gown and out | 

Kinahan cartel gangster Graham ‘The Wig’ Whelan pictured at home for Christmas after early release from Mountjoy

Whelan had been scheduled for release from prison on Saturday, Christmas Eve, but a decision to release him early, on Wednesday morning, was taken for security reasons.

Sunday World

This is senior Kinahan gang member Graham ‘The Wig’ Whelan enjoying his freedom hours after he was released from Mountjoy prison — just in time to celebrate Christmas with his family and loved ones.

Our exclusive images show the convicted drug dealer (40) outside his Dublin home after serving 14 months of an 18-month sentence for money laundering offences, including possession of a €28,000 watch.

Whelan had been scheduled for release from prison on Saturday, Christmas Eve, but a decision to release him early, on Wednesday morning, was taken for security reasons.

Earlier this year, the Sunday World revealed Whelan was visited on a number of occasions by Conor McGregor’s sister Aoife while behind bars after they became close friends following the breakdown of her marriage.

Our latest pictures show Whelan, still in his dressing robe, standing outside his home on Thursday morning — after waking from his first night’s sleep as a free man in more than a year.

Sources have confirmed that gardai were made aware of Whelan’s release in advance,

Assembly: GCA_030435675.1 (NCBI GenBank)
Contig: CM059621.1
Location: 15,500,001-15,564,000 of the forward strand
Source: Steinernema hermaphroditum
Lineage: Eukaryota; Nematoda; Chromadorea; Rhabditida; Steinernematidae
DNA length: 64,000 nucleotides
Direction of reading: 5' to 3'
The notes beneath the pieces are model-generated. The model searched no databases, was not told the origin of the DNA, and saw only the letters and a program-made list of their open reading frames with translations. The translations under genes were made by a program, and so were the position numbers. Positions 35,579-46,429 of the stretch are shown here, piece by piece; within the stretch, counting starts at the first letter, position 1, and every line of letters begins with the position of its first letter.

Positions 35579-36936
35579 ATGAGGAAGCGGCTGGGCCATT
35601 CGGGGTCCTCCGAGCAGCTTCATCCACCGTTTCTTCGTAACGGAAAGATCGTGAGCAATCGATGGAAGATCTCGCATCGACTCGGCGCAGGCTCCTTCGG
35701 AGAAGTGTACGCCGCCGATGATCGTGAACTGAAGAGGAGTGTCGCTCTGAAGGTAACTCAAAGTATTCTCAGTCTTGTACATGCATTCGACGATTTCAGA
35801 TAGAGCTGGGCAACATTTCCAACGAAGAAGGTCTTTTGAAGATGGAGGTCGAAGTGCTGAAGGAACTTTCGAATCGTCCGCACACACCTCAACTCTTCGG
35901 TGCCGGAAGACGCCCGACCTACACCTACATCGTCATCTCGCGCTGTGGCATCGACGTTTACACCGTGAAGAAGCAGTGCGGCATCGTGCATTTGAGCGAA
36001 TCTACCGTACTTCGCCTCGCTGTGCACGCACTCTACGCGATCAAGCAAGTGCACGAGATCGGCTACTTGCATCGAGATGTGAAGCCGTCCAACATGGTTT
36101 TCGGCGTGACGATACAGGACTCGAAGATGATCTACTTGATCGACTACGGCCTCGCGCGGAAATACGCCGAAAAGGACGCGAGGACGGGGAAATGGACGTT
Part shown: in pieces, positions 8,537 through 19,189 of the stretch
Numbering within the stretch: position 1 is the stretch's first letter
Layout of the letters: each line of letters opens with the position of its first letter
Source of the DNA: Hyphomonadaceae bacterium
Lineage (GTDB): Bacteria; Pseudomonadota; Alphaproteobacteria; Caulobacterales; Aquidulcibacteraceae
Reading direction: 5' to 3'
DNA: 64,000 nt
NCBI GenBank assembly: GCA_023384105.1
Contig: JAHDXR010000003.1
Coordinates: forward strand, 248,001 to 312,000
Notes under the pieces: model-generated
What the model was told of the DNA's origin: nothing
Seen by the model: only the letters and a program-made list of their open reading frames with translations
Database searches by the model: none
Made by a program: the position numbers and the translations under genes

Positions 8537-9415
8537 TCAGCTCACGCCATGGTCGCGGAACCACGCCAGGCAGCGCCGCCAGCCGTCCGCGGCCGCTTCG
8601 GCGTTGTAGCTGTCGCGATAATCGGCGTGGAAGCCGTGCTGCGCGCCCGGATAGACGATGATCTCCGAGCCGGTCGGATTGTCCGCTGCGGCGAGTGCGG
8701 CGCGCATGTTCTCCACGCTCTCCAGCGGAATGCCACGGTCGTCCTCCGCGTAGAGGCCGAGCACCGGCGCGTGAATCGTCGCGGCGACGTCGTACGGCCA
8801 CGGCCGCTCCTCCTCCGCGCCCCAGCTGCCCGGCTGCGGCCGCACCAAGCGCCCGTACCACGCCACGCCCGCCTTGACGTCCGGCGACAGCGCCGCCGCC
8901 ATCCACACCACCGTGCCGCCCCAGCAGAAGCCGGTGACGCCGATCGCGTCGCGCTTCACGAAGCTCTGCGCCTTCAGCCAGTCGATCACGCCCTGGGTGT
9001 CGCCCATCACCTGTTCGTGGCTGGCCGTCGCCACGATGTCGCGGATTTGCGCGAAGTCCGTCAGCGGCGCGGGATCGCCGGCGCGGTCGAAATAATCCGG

A self-described ‘dangerous criminal’, Whelan pleaded guilty in July 2021 to participating in the actions of an organised crime gang by laundering money for the group.

He also pleaded guilty to possession of €1,200 in cash and an Audemars Piguet Royal Oak gentleman’s watch, the proceeds of crime, at the Intercontinental Hotel, Ballsbridge, Dublin, on January 31, 2019.

Whelan further admitted he had paid €2,140 for a three-night stay at the hotel at Room 342, knowing or believing that the money was the proceeds of criminal conduct.

At his sentencing in November last year, counsel for Whelan had asked that the sentence begin after Christmas but he was led away to begin his prison term immediately after the State objected.

Mr Justice Tony Hunt noted that Whelan made a number of comments when initially arrested by gardai.

This included him telling them that he got the cash from “up his Swiss roll” and that they could keep it.

He also told detectives “I’m a dangerous criminal” and to “look me up”.

The court heard this was reference to Whelan being jailed for six years over a €1.6m drug seizure at a hotel in Dublin city centre.

The infamous bust, carried out at the Holiday Inn when Whelan was just 17, was seen as the beginning of the Crumlin-Drimnagh feud which led to 16 people being murdered.

The Intercontinental Hotel room bust, for which Whelan has been incarcerated until this week, led to a Criminal Assets Bureau (CAB) probe into his affairs and the seizure of €75,000.

Last January, Whelan had the €75,000 confiscated by the State after a judge ruled that the money was the proceeds of crime. Whelan had tried to disguise the money as a legitimate loan from a relative, named in court as John Wilson, to a business venture.